HTML, or HyperText Markup Language, allows users to perform basic functions on web pages. It works in conjunction with CSS to determine the look and basic functions of a website. You can learn the basics of HTML relatively quickly thanks to free online resources.

CSS

CSS, or Cascading Style Sheets, is among the most important languages for new developers to learn. CSS allows users to style web pages through layout, color, and font. It also works with HTML to translate how the HTML elements will be portrayed on the screen.

SQL

SQL stands for Structured Query Language. It is a language specifically used for communicating with databases and manipulating data stored in databases. Its syntax is very similar to English, so it's an easy and useful language to learn early on. It's especially important for anyone in a data-heavy role, including data analysts, data scientists, and data engineers. SQL is also used frequently in back-end development

How Do I Choose?

To choose the right programming language to learn first, consider your career path and which programming language best matches what you need for the job. You might also consider picking the language that interests you most. Many developers know multiple languages, which can provide them a boost in the job market.

You might also consider enrolling in a coding bootcamp. These accelerated training programs can take less time than a traditional degree program and provide career support services to help graduates pursue a new tech career.

Frequently Asked Questions About the Easiest Programming Languages to Learn

Which programming language is easiest to learn? true

Many programmers consider Python the easiest programming language to learn, although it can still prove difficult to get the hang of. There are many free online resources, Python bootcamps, and online Python bootcamps that can help you learn the language.

What language do most hackers use? true

Hackers can operate in a variety of programming languages, including Python, PHP, JavaScript, SQL, and C/C++. Review our list of the best programming languages for cybersecurity to explore the top languages used by both hackers and cybersecurity professionals.

Is Python easier to learn than Java? true

Many developers consider Python easier to learn, read, and understand than Java. In addition to the variety of free resources that can help developers learn Python, the language offers certain shortcuts that Java does not, including the reuse of variables. There is also a large and helpful Python user community.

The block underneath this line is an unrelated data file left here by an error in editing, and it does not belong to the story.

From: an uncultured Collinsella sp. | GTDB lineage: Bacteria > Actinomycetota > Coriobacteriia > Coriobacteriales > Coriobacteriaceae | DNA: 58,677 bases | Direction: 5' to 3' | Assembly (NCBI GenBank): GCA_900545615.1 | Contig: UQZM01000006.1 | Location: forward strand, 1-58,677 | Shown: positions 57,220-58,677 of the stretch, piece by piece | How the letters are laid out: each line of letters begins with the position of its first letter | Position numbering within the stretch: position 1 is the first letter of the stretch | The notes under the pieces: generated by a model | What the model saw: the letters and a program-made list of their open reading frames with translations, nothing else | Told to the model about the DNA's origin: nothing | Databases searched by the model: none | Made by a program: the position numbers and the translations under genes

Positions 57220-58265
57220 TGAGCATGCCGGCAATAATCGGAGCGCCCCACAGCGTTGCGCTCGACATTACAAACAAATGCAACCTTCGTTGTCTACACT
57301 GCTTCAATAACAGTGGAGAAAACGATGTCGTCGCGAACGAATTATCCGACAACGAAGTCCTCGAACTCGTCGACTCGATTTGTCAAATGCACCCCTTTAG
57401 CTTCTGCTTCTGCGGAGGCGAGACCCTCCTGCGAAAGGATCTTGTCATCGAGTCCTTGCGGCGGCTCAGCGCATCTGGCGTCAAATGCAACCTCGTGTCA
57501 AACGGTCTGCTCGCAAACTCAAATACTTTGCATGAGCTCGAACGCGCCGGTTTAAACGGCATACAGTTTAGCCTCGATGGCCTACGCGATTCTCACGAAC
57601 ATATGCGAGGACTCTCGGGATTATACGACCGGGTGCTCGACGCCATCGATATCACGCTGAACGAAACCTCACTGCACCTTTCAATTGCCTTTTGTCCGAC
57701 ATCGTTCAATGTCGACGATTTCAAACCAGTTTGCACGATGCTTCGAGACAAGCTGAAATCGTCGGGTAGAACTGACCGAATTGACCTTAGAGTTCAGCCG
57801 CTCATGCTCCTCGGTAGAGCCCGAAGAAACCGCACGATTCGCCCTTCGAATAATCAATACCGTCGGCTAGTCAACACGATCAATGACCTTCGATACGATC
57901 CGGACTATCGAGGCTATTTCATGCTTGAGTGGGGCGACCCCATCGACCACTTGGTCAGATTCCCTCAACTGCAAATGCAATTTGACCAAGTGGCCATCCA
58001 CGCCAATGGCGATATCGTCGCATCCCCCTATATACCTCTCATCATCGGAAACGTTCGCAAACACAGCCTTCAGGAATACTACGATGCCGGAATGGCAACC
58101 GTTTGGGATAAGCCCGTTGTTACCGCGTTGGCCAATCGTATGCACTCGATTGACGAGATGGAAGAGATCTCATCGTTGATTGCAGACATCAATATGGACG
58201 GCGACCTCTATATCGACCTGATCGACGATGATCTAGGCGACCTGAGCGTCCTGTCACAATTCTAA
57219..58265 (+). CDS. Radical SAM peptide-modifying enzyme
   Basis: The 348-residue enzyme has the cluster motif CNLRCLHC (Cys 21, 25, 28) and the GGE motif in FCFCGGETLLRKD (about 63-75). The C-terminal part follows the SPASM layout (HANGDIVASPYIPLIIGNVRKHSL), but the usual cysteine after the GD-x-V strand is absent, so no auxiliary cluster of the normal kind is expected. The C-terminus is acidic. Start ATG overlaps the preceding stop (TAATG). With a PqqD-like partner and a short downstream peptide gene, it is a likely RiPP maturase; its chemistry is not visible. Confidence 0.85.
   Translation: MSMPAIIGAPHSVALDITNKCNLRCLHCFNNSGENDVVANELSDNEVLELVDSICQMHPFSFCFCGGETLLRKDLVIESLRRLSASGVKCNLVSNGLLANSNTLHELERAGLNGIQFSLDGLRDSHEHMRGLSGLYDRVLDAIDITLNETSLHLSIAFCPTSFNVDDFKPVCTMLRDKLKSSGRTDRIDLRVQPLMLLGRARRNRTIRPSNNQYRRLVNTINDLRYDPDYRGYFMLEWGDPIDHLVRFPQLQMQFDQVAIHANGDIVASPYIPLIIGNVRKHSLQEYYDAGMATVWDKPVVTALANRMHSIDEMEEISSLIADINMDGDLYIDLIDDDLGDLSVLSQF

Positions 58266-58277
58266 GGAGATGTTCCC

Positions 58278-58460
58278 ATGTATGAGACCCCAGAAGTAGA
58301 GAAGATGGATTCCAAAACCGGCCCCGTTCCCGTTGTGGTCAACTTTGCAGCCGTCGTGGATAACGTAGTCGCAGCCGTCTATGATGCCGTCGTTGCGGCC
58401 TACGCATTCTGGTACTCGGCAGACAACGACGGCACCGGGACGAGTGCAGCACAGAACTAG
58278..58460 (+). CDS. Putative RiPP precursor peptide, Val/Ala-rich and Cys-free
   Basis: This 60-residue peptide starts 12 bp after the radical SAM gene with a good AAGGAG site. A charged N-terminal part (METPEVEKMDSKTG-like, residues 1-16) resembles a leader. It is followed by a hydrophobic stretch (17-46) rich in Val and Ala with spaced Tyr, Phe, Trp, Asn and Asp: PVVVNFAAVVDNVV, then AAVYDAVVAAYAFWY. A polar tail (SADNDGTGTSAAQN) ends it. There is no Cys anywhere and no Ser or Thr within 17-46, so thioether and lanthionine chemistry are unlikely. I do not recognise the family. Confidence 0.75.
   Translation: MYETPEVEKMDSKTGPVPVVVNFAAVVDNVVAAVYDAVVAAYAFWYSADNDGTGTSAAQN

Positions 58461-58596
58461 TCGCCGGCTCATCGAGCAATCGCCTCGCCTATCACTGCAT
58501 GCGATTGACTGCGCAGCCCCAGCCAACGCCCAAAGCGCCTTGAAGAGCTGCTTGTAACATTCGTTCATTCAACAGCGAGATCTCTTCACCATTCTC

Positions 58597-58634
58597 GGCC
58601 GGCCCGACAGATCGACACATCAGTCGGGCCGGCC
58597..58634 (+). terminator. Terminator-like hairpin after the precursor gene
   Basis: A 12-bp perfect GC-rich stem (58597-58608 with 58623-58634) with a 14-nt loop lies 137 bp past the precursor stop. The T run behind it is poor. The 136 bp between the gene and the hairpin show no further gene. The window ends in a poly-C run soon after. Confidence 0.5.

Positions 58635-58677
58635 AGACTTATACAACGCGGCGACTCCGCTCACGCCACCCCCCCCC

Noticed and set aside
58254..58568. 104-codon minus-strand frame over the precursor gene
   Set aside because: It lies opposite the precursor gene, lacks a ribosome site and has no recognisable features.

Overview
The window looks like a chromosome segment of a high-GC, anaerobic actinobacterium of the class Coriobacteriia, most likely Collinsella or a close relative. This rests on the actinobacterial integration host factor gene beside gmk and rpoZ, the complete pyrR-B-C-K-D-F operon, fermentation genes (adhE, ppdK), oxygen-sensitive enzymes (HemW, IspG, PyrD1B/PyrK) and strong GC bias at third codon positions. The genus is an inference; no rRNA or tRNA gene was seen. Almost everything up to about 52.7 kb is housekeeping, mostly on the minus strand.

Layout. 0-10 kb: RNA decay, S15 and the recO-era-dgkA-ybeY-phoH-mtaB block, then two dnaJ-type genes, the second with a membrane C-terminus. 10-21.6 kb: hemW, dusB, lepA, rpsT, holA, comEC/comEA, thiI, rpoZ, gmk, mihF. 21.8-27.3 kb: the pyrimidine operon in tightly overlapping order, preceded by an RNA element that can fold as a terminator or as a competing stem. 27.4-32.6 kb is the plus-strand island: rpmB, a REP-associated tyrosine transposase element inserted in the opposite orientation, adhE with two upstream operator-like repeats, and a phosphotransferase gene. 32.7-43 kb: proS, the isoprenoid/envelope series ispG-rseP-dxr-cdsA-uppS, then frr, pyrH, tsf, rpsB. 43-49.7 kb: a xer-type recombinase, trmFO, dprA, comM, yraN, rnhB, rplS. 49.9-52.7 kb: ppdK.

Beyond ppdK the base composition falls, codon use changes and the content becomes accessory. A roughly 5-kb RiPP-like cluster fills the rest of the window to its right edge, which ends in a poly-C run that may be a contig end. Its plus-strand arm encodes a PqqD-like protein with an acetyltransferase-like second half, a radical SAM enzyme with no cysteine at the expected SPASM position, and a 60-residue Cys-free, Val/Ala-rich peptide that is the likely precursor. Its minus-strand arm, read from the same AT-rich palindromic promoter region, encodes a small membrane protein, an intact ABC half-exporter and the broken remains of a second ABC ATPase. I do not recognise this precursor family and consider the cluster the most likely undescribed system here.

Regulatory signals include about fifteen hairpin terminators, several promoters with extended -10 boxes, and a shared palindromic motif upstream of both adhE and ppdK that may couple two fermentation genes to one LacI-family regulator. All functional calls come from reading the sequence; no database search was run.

Reviewed by:

In 2019, Monali Mirel Chuatico graduated with her bachelor's in computer science, which gave her the foundation that she needed to excel in roles such as a data engineer, front-end developer, UX designer, and computer science instructor.

Monali is currently a data engineer at Mission Lane. As a data analytics captain at a nonprofit called COOP Careers, Monali helps new grads and young professionals overcome underemployment by teaching them data analytics tools and mentoring them on their professional development journey.

Monali is passionate about implementing creative solutions, building community, advocating for mental health, empowering women, and educating youth. Monali's goal is to gain more experience in her field, expand her skill set, and do meaningful work that will positively impact the world.

Monali Mirel Chuatico is a paid member of the Red Ventures Education freelance review network.

Whether you're looking for an online, in-person, or hybrid coding bootcamp, we've compiled a comprehensive list of the best bootcamps around. These are the top 10 most important programming languages to learn. Read on to see which one you should learn first to launch your tech career. Learn everything you need to know about coding bootcamps from what they are to the career opportunities they lead to.

BestColleges.com is an advertising-supported site. Featured or trusted partner programs and all school search, finder, or match results are for schools that compensate us. This compensation does not influence our school rankings, resource guides, or other editorially-independent information published on this site.